Twenty years ago an elite group of firefighters from Prineville went to Colorado to fight just one of many wildfires burning on the western slope of the Rockies. Four hours later, nine of those firefighters were dead.

The blaze had erupted into a firestorm, killing more than a dozen firefighters in all, scarring the small Central Oregon town and leading to changes in how wildfires are fought.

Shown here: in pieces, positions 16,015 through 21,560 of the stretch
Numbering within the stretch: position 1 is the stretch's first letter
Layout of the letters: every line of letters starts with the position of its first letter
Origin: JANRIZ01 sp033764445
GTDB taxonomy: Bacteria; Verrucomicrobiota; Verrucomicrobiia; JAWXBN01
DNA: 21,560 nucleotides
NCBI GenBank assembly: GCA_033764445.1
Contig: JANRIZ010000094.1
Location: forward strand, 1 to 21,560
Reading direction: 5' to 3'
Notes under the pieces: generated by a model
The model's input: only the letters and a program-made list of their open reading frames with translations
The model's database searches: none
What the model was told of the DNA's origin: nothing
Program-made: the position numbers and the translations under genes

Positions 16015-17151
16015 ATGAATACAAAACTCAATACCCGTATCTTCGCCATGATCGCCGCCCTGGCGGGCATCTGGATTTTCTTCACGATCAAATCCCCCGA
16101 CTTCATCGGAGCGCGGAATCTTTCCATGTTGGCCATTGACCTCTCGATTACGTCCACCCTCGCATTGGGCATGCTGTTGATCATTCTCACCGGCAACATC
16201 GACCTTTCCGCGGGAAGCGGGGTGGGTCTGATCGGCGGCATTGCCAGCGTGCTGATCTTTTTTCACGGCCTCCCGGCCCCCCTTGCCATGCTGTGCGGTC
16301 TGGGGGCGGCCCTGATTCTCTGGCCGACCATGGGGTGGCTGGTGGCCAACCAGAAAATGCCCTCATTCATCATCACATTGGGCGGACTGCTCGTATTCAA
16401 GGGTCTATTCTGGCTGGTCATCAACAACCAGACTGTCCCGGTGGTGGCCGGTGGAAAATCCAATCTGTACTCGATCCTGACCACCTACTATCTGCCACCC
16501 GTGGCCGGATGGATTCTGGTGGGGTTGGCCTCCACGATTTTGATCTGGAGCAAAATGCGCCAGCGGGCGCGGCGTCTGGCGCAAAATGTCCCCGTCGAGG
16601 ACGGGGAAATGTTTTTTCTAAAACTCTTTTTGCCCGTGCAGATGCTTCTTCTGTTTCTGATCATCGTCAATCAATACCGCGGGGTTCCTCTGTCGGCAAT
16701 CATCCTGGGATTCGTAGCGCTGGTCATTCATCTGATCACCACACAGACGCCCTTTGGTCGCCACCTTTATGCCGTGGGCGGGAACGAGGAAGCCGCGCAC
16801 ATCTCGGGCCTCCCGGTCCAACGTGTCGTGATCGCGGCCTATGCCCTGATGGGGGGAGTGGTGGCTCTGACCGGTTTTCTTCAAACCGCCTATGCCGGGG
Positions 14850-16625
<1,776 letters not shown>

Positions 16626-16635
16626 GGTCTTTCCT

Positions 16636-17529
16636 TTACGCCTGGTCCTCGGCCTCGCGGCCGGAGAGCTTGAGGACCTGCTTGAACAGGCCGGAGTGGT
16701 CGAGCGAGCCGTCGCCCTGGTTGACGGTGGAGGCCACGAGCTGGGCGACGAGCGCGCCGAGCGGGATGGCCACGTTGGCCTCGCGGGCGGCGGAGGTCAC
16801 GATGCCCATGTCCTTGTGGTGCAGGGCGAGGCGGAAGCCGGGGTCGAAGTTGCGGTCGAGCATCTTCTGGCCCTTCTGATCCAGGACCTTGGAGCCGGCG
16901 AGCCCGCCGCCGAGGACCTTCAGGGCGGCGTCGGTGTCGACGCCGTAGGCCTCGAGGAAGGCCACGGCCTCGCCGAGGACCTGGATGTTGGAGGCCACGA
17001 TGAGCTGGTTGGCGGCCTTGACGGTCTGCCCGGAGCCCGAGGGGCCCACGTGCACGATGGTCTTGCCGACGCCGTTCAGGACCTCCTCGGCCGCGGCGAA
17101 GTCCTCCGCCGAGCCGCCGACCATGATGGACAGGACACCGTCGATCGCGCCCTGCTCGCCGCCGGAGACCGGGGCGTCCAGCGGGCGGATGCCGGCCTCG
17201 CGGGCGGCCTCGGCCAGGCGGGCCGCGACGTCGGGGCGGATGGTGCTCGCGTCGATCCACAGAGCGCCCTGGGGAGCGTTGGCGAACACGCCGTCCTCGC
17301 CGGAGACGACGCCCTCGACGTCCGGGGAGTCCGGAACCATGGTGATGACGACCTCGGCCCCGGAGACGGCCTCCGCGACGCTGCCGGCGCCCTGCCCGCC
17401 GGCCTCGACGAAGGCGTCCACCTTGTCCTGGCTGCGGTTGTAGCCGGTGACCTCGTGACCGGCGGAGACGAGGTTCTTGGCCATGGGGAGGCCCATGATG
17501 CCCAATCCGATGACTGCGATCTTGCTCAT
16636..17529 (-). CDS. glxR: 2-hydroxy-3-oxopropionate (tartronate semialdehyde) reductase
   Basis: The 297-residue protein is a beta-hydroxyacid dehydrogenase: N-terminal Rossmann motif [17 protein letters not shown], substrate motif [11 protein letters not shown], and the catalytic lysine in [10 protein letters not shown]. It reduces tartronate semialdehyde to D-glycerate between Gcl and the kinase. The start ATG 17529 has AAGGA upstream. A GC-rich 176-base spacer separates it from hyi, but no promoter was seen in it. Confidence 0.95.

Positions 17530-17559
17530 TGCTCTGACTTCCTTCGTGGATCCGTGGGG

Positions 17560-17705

The South Canyon Fire on Storm King Mountain in Colorado on July 6, 1994, trapped and killed the Prineville nine, along with three smokejumpers and two members of a helicopter firefighting crew. The death toll was the largest in modern wildland firefighting history until a similar blowup killed 19 members of the Granite Mountain Hotshots on the Yarnell Hill Fire in Arizona a little more than a year ago.